Most people don’t want to think about the health-related what-ifs that come with aging, let alone talk about them—especially with family. Nonetheless, having a plan in place that you’ve put together as a family can free everyone up to focus on each other, instead of worrying about where the money will come from

Caregiving is a long, hard, full time job and caregivers are often called the hidden victims of Alzheimer’s disease. Although changes in the brain occur only in the person diagnosed with dementia, changes in behaviors, lifestyle, and demands occur for both the person living with dementia and the caregiver. Get some tips from our guide on managing your job as a caregiver.

At Insight, it’s always been our mantra to focus on what a person CAN do, not on the deficits from memory loss. Who knew that mantra would be a guiding light over the past year! Since the world basically shut down last March, Insight has focused on what we could do: continue our mission of providing specialized care, support and education for families living with dementia, and build on our capacity to serve our community in new ways.

As you may or may not be aware, March is National Social Work month! As a special thank you to our social workers, we wanted to share a little message of thanks for all of their amazing work.

Alzheimer’s disease (AD) is the most common cause of dementia, accounting for about 65% of cases. Although deaths from other major diseases have decreased or remained the same, Alzheimer’s deaths have increased substantially. In the US alone, AD afflicts approximately 7 million older people, thus impacting the caregivers as well. Since the hallmarks of the disease - plaques and tangles - were discovered by Dr. Alzheimer in 1906, there have been only 2 classes of FDA approved medications developed to treat the symptoms of AD and some other related dementias.

Every caregiver seems to have an arsenal of comical caregiving tales to share with anyone who can relate. When caring for someone with a disease whose devastating effects and chronic long-term stressors are arguably unmatched, it is no wonder we hold so closely to these little pockets of joy. After all, as Henry Ward Beecher explained, “A person without a sense of humor is like a wagon without springs. It’s jolted by every pebble on the road.”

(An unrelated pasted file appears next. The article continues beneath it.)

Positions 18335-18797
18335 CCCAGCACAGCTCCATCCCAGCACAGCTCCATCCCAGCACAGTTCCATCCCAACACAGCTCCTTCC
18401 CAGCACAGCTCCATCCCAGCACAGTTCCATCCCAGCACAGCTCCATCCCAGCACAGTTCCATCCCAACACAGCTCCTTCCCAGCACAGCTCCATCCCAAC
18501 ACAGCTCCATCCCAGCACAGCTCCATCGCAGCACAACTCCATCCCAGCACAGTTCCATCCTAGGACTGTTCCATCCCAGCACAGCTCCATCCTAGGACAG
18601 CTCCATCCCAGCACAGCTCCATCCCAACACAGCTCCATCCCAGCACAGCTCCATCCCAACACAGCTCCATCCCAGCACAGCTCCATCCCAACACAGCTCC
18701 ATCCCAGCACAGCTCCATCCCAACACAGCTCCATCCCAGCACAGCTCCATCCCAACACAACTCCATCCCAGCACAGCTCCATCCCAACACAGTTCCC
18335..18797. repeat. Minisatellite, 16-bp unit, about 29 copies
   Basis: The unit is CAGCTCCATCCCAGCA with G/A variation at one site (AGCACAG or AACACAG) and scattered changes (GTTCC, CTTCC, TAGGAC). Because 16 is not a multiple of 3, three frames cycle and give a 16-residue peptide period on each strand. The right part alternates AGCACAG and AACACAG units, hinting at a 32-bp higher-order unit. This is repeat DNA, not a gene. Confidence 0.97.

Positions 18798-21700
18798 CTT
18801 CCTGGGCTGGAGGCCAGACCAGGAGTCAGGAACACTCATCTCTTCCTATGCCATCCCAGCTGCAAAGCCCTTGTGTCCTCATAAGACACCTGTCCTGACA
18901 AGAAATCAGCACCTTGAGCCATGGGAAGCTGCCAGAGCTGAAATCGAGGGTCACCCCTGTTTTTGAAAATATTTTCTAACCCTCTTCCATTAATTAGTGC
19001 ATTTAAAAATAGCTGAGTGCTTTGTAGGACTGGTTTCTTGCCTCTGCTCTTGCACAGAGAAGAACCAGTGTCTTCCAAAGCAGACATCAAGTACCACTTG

Receiving a diagnosis of dementia, or having a loved one diagnosed, can cause a range of emotions, from shock to relief. But what happens next? We’ve put together a checklist of things for you, your family, and support team to consider over the next few months (or more!) as you navigate your journey.

Each year when February rolls around, we take inventory of the vast amount of LOVE that is shared by all who are a part of our organization. The love on display between Insight staff to one another, the socially distant hugs amongst participants, and the audible laughs and joy that echo Insight walls, all warms us to the core.

Do you ever wonder if a lapse in memory is something more? It’s easy to misplace your keys, forget the name of someone you just met, or make a mistake balancing your checkbook. When is it time to seek a doctor’s advice? Learn more about the 10 Warning Signs of Alzheimer’s.

We are excited to announce that our newest program, Insight at Home, is now being offered 5 days a week! Insight at Home is a virtual program that has connected people across states, counties - and living rooms! - to develop meaningful human connection and engagement.

It seems as though everyone makes New Year’s resolutions – eat healthy, clean out the house, exercise more, the list could go on and on. And despite our best intentions, these resolutions are usually out the window before we’ve even turned the calendar over to February. However, resolutions can be a great way to start off the New Year when you can keep them! Here are 5 resolutions for caregivers that you can actually keep!

To deal with my emotions as caregiver for a loved one, I have started writing short poems, inspired by Haiku. Traditional Japanese Haiku follows strict rules—which I surely do not. But writing when emotions bubble up has been, for me, a way to feel better.